Years of intense research, testing and development went into validating these bands and Starry’s technology approach. Those efforts would culminate in the development of what is now Starry’s second generation base station: Starry Titan. Starry Titan typically is affixed atop a vertical asset site (tower or a rooftop) and backhauled by fiber. Titan transmits within approximately a one-mile radius, multi-gigabit connectivity to Starry receivers that sit on rooftops of apartment buildings and homes, which in turn provide service to the households beneath it.

Today, Starry’s network of Titans covers more than 5.3 million households across six cities and continues to grow. While Starry’s technological approach today may sound obvious, it wasn’t always so, said Lipowski. While millimeter waves have great potential for providing bandwidth, the bands also have inherent limitations, which were not trivial to solve.

“At such a high frequency, millimeter waves don't propagate well,” Lipowski said. “For example, we learned early on in our development process that millimeter waves couldn’t typically go through modern (low-E) glass. So, we built our first unit to go underneath the window sill with two parts; one part inside the home side that had the modem, and one part outside with an antenna that autonomously aimed itself to find the best signal.”

Though this method of delivery worked well for higher floors in an apartment building, the team quickly found out that the lower floors or a single-story structure would have trouble receiving their signals from nearby base stations due to potential obstructions.

“So we very quickly pivoted and realized we could build a unit that would go on top of the building, receive the signal and share the bandwidth across multiple apartments,” said Lipowski, whose team was tasked with figuring out this new technical challenge. Instead of a series of individual antennas, there would be one compact-sized, centrally located transreceiver, called the Starry Trident, that would service the entire building. Lipowski’s team would also develop an even smaller transceiver, the shoebox-sized Starry Comet, to serve small buildings and single-family homes, which debuted in multiple markets in 2021.

“The question then is how do you learn to distribute the signal to multiple apartments in the building,” Lipowski said. “We began studying a technology called G.hn. We had become exposed to G.hn during our quest for ubiquitous indoor coverage using two or more WiFi APs, with the need for a persistent connection between the APs.  We found it to be a great technology that we could use to provide high-speed connectivity to all different apartment types, using essentially any existing wiring type, saving the cost and time of having to rewire an entire building.”

Not having to rewire buildings was a key breakthrough. Starry’s ability to utilize a building’s existing wiring, including old twisted pair wiring, was innovative and critically important from cost and deployment efficiency standpoint, and important for building owners who may not welcome the disruption and cost associated with installing new building wiring. The ability to use every type of wiring gave the company flexibility and an advantage to move and build quickly.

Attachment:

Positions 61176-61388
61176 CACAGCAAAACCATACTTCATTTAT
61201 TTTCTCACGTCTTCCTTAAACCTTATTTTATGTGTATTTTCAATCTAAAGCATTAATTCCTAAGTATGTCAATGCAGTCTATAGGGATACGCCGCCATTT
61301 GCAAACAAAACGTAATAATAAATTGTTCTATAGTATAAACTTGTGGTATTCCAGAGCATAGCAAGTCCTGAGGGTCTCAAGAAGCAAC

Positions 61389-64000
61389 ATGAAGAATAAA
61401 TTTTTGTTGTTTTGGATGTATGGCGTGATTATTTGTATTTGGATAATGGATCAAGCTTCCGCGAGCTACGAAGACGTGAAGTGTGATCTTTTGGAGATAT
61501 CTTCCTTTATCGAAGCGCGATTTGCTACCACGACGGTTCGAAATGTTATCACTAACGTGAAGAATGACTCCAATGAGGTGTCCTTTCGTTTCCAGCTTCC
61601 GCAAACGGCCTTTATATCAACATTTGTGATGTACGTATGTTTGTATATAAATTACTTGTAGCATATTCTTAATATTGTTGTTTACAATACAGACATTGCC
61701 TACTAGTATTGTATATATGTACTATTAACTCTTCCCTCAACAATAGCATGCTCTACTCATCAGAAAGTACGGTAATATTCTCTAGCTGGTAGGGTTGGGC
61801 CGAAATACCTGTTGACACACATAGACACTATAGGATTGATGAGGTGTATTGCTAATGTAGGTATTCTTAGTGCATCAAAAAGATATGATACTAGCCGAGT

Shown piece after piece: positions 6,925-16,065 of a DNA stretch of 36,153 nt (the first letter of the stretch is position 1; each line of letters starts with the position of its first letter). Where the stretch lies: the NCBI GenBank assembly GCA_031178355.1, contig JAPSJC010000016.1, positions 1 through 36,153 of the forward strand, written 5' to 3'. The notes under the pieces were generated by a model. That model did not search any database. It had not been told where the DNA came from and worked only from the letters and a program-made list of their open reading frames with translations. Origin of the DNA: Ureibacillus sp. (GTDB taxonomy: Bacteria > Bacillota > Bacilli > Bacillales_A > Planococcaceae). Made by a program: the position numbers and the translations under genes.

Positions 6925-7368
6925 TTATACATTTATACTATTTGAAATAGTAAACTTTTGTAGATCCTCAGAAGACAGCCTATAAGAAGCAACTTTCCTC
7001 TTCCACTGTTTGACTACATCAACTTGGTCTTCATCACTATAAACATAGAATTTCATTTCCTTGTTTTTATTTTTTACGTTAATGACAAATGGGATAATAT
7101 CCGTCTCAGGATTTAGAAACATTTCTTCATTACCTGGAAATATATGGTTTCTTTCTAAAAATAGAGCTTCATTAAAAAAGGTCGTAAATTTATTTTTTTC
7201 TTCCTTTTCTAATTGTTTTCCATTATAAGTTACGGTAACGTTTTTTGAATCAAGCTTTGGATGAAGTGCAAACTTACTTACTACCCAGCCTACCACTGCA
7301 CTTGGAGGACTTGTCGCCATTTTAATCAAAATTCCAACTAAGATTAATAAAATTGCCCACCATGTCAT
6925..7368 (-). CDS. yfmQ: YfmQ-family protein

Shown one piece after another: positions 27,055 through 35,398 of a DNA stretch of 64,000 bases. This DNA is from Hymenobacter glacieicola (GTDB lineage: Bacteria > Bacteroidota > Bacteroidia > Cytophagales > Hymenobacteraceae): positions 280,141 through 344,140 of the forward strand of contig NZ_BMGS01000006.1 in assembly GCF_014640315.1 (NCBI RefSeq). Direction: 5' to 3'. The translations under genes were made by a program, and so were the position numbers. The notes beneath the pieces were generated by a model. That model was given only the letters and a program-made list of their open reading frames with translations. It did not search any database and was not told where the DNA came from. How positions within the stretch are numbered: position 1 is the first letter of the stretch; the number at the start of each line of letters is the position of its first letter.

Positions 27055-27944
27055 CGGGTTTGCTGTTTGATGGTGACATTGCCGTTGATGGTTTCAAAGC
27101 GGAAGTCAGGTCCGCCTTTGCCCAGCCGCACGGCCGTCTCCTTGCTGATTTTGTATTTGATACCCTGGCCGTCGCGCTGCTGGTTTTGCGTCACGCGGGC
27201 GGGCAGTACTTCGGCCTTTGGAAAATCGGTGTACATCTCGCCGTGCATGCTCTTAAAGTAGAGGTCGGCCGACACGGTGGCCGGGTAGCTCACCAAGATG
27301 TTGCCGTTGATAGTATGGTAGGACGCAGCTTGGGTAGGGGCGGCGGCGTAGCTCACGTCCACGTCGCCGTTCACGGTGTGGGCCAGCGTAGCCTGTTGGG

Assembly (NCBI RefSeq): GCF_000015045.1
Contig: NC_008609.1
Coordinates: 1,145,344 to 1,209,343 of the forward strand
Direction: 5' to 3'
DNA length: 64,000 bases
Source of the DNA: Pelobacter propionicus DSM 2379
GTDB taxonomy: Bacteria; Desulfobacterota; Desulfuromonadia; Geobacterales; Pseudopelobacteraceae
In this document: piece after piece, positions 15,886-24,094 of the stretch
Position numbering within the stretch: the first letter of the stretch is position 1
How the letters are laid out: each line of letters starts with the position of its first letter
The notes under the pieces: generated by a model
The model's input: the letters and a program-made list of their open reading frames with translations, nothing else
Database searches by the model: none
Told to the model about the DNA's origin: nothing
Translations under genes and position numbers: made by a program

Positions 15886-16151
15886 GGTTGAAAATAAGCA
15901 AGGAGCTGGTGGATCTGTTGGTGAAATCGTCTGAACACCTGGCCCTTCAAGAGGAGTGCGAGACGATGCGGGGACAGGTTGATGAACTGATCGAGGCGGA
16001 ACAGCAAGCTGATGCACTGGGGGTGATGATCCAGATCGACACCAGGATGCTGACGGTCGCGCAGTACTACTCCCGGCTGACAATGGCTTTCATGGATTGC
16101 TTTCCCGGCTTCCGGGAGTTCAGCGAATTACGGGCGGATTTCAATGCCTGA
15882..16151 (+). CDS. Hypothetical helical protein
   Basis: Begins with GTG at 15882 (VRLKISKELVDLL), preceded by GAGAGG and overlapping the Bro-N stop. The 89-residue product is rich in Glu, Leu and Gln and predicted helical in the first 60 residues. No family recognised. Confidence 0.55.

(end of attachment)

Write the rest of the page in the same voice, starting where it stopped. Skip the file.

The innovative problem solving continued inside the home, with the design of Starry’s first generation in-home router, the Starry Station. According to Lipowski, a key learning from the Aereo experience was that the level of consumer frustration associated with home WiFi was high. Customers often didn’t know if their devices were connected or how much bandwidth they were receiving. The experience with incumbent internet providers was completely opaque.  And so, the team determined that adding a visual display to the router itself, and creating a unique design around the router form factor, would improve the customer experience by giving subscribers a real time view into how their home wifi was performing and what devices were connected. This level of transparency and information was radical at the time.

It also served another purpose. “We wanted people to actually see the router and make it a part of their homes, because if you could see the router rather than sticking it in a closet or hiding it in a cabinet somewhere, then the antennas would have a much more prominent place in the room with signals propagating more effectively, and therefore delivering better service,” Lipowski said.

And better service is what Starry Internet is all about. From the beginning, the commitment to constantly improving the customer experience—from sign-up and installation to in-home performance and customer care—has served as the driving force behind Starry’s technological innovations, and continues to act as the company’s north star across all departments.

“The one thing about Starry, no matter where you work in the organization you fundamentally come in every day and know you’re here for one reason and one reason only: to serve the customer,” Lipowski said.